• Try to explain your point of view and try to understand another’s point of view;

  • Get a 360 degree perspective on group leaders and members by seeking input from entire group;

  • First build relationships, then take on tasks;

  • Exchange in-depth “Stories of Self” with the whole group;

  • Discuss, dialogue, and listen;

  • Do follow-up contact;

  • Agree on a group commitment to the process, even though individual behavior, perspectives and priorities may differ;

  • Commit to a shared intent, process, and project; accept people as they are, where they are;

  • Get support for yourself from people you trust to listen to you vent, show empathy and keep confidentiality;

  • Expect conflicts to arise;

  • Learn to see conflict as an opportunity for learning and growth;

  • Resolve conflicts using reflective listening to hear and be heard, and finding empathy and compassion through deepened understanding;

  • Establish group guidelines:  

    • listen,

    • no put-downs,

    • work on conflicts,

    • respect confidentiality,

    • stay accountable;

  • Make creating relationships a goal;

  • Cultivate multi-dimensionality;

  • Help everyone feel heard and have a sense of ownership;

  • Guard against process becoming more important than action; support, love and protect leaders;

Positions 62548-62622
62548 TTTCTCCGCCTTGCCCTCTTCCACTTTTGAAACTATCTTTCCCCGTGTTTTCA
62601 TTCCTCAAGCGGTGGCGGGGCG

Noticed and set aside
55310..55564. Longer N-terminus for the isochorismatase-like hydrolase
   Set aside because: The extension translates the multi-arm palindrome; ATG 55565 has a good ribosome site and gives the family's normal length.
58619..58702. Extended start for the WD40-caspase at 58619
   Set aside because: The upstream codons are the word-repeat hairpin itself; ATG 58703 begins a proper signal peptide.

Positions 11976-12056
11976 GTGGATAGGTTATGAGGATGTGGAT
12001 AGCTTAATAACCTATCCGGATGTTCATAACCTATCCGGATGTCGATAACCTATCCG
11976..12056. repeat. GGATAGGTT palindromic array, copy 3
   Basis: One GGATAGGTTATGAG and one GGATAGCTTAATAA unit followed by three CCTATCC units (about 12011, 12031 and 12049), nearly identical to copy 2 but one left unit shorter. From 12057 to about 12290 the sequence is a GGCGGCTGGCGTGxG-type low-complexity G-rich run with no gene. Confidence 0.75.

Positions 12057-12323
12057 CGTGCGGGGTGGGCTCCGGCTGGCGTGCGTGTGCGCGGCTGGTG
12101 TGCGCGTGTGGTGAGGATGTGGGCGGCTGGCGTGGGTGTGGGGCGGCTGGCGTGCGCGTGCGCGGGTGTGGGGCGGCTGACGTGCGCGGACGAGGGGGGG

• Nurture leadership skills in everyone;

  • Consider needs and capacities;

  • Redefine leadership.


In Conclusion

At the conclusion of the workshop, a show of hands was asked for on the following questions. The results are indicated in parenthesis.

  • On a scale of 1-5, with one being poor, two being not so good, three being average, and five being excellent, how many of you would rate the event a one…, two…, three…, four…, five?  (0/0/1/10/4)

  • Would you like to participate in another, similar workshop, whether or not it’s call “Compassionate Politics”?  13(yes)/0(no)/1(abstain

  • Would you prefer that it be one, two or three days?… one: 10, two: 2, three: 1, not sure: 1

  • Would you be willing to help plan another workshop? Yes: Joyce, Edwin, Brenda, Fred, Lenel, Wade


Toward the conclusion of the Compassionate Politics Workshop, participants were invited to write on the wall recommended resources. Following is what was submitted. Feel free to add to this list with a  reply here.

Center for Building a Culture of Empathy
Kegan, How the Way We Talk Can Change the Way We Work Unlearning Racism
Nonviolent/Compassionate Communication
Bill Moyer, Creating Peaceful Relationships: Choosing Authentic Self
Over the Drama Triangle
Alliance Building
A Force More Powerful – dvd and book.

Roma adds the following from her notes:
Film: “Weapons of Spirit” (1980s documentary about town in France during WWII that successfully practiced compassion)
Circles of Compassion,